Piita Irniq, Canadian (Inuit), born 1947


  • 2007
  • Stone
  • Hood Museum of Art, Dartmouth College: Commissioned by the Trustees of Dartmouth College; 2009.81. © Piita Irniq

    visibilityLook & Discuss

This sculpture is an inuksuk (in-OOK-shook). Sculptures like this dot the landscape in the Arctic. This one, which is roughly the height of a man, was constructed on Dartmouth College’s campus by Inuit artist and elder Piita Irniq.

explore the object

Inuksuk means “in the likeness of a human.” These sculptures of unworked stones are the oldest surviving man-made objects in the Arctic landscape. They are used for communication and way-finding, to mark a sacred place, or to serve as a memorial for a loved one.

An inuksuk can be small or large and made up of just one or several rocks balanced upon one another. The rocks, collected locally, are either round or flat. The arrangement of the stones indicates the inuksuk’s purpose. Inuksuit (In-ook-SHOE-eet, the plural form of inuksuk) that seem to have arms or legs can indicate a path through mountains. An open “window” in the stones might direct a hunter’s gaze toward a good hunting area. An inuksuk with antlers might mark a place where its builder buried and stored food. Although most appear alone, sometimes Inuit intentionally arrange inuksuit across great distances or group them around a sacred place.

It is illegal to destroy an inuksuk. The inuksuk has become a symbol of the Inuit and their homeland. Inuksuit are venerated as symbols of ancestors who knew how to survive on the land in the traditional way. Each inuksuk is a welcome sight to travelers.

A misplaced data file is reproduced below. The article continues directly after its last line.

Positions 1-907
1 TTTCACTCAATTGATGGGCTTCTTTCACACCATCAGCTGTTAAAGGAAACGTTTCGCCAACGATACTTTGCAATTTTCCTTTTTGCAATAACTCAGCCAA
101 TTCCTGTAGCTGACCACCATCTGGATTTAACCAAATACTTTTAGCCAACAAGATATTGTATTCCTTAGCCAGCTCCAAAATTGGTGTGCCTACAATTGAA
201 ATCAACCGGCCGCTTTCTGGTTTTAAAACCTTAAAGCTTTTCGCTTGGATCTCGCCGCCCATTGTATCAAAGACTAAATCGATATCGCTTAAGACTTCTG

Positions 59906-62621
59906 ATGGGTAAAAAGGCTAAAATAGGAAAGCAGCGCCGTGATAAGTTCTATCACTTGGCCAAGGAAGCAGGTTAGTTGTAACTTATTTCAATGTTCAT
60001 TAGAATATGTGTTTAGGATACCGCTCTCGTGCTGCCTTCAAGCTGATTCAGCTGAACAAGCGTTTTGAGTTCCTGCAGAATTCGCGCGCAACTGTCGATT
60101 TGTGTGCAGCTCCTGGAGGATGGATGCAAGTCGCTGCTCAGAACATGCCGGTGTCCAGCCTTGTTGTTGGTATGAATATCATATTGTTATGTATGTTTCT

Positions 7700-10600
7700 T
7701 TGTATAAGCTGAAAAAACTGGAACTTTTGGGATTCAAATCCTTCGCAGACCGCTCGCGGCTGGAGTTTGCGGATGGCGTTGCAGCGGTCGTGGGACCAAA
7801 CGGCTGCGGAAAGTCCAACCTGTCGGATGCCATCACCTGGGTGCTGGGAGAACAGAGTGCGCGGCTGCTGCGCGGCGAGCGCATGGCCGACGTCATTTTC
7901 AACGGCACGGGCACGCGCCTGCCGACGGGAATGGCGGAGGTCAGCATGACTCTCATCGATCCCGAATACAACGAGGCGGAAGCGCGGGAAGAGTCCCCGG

At Dartmouth, this inuksuk sits in front of the Admissions Office. When you look through the “window,” your gaze is directed to one of the oldest buildings on campus across the Dartmouth Green. It welcomes potential students, offers direction for their future, and celebrates the contributions of indigenous students on campus.

meet the artist

Image25 Piita Irniq.jpg

Piita Irniq was raised on the land, living with his family in igloos in winter and tents in the summer. As a child, he was sent away to a residential school far from home where he was forbidden to speak Inuktitut, the Inuit language. The experience was very painful for Irniq and other Inuit children like him. Irniq now raises awareness of this dark period in Canadian history and promotes Inuit culture and knowledge. He has served as a political leader in the Inuit territory of Nunavut. As an artist, he is known for the inuksuit he builds around the world, including the one for the 2010 Winter Olympics in Vancouver.

learn more

Arctic & Subarctic: Histories & Identities